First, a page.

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BMC Genomics

Open Access

Transcriptomic analysis of Litchi chinensis pericarp during maturation with a focus on chlorophyll degradation and flavonoid biosynthesis

  • Biao Lai1, 2,
  • Bing Hu1, 2,
  • Yong-Hua Qin1,
  • Jie-Tang Zhao1,
  • Hui-Cong Wang2 and
  • Gui-Bing Hu1, 2Email author
BMC Genomics201516:225

https://doi.org/10.1186/s12864-015-1433-4

Received: 29 October 2014

Accepted: 6 March 2015

Published: 21 March 2015

Abstract

Background

The fruit of litchi (Litchi chinensis) comprises a white translucent edible aril surrounded by a pericarp. The pericarp of litchi has been the focus of studies associated with fruit size, coloration, cracking and shelf life. However, research at the molecular level has been limited by the lack of genomic and transcriptomic information. In this study, an analysis of the transcriptome of litchi pericarp was performed to obtain information regarding the molecular mechanisms underlying the physiological changes in the pericarp, including those leading to fruit surface coloration.

Results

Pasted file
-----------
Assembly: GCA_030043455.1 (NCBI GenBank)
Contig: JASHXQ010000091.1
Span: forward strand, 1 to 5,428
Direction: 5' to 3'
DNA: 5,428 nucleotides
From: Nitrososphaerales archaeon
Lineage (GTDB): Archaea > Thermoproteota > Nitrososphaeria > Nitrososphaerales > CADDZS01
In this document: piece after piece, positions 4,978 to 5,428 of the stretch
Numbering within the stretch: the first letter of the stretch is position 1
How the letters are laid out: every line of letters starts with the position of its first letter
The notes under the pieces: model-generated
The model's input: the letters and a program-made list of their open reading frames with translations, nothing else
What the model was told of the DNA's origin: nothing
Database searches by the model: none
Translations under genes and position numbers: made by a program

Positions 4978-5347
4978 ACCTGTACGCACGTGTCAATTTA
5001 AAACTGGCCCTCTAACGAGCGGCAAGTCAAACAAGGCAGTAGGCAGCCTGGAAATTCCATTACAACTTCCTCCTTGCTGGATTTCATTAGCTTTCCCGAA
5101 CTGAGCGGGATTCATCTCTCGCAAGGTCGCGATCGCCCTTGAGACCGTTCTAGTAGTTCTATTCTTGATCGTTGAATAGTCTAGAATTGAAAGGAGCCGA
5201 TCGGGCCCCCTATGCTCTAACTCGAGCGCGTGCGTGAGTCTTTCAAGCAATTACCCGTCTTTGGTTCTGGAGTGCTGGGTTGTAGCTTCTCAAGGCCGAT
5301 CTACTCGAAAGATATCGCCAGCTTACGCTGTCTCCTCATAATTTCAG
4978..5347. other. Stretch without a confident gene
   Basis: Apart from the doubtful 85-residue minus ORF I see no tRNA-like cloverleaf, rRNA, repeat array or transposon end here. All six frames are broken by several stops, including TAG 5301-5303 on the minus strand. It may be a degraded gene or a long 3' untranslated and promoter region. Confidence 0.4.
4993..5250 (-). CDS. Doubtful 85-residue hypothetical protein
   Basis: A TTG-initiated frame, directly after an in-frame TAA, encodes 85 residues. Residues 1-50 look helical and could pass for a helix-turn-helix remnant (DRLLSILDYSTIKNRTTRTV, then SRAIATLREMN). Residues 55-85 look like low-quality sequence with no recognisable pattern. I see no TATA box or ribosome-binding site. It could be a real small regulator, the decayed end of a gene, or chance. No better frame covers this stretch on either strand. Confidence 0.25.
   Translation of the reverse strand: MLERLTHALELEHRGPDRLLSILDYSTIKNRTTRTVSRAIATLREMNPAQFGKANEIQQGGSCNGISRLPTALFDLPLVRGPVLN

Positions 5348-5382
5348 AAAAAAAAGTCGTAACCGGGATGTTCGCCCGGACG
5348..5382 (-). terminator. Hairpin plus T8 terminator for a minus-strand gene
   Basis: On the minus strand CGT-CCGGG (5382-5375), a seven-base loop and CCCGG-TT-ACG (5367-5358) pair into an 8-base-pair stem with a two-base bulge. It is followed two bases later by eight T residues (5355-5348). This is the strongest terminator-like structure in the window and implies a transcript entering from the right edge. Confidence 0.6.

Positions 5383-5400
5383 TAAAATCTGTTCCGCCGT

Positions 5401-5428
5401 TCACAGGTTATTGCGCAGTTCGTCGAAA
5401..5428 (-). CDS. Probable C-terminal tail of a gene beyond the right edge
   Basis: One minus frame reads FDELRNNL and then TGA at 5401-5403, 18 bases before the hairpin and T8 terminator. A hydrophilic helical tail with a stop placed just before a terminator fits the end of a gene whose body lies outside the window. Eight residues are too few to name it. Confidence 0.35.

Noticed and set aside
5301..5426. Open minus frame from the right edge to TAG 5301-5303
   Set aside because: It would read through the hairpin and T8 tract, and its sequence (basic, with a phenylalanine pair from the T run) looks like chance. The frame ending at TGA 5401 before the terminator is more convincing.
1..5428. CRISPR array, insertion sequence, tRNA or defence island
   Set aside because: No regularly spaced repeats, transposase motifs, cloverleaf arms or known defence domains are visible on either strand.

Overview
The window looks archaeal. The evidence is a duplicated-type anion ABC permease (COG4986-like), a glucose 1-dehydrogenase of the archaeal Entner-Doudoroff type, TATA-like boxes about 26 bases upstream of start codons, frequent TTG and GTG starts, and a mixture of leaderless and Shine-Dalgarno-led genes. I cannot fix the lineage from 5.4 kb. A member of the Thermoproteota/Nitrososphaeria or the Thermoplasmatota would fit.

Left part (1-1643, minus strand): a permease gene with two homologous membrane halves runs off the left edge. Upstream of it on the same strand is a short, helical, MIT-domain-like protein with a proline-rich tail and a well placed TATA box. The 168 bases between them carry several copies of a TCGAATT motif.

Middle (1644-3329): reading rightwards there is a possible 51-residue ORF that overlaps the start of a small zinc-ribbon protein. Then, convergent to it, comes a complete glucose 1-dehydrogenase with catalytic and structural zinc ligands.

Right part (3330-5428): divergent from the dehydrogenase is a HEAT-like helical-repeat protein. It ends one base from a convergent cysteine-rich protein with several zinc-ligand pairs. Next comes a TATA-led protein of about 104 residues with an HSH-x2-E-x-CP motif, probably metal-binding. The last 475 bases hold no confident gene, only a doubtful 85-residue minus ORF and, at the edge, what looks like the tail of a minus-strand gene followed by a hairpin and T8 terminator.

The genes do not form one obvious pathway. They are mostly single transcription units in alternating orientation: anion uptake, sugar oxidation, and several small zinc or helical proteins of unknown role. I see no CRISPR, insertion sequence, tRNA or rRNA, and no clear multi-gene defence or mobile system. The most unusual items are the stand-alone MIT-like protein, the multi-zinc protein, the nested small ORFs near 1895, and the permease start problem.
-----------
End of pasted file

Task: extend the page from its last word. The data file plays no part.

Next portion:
Coincident with the rapid break down of chlorophyll, but substantial increase of anthocyanins in litchi pericarp as fruit developed, two major physiological changes, degreening and pigmentation were visually apparent. In this study, a cDNA library of litchi pericarp with three different coloration stages was constructed. A total of 4.7 Gb of raw RNA-Seq data was generated and this was then de novo assembled into 51,089 unigenes with a mean length of 737 bp. Approximately 70% of the unigenes (34,705) could be annotated based on public protein databases and, of these, 3,649 genes were significantly differentially expressed between any two coloration stages, while 156 genes were differentially expressed among all three stages. Genes encoding enzymes involved in chlorophyll degradation and flavonoid biosynthesis were identified in the transcriptome dataset. The transcript expression patterns of the Stay Green (SGR) protein suggested a key role in chlorophyll degradation in the litchi pericarp, and this conclusion was supported by the result of an assay over-expressing LcSGR protein in tobacco leaves. We also found that the expression levels of most genes especially late anthocyanin biosynthesis genes were co-ordinated up-regulated coincident with the accumulation of anthocyanins, and that candidate MYB transcription factors that likely regulate flavonoid biosynthesis were identified.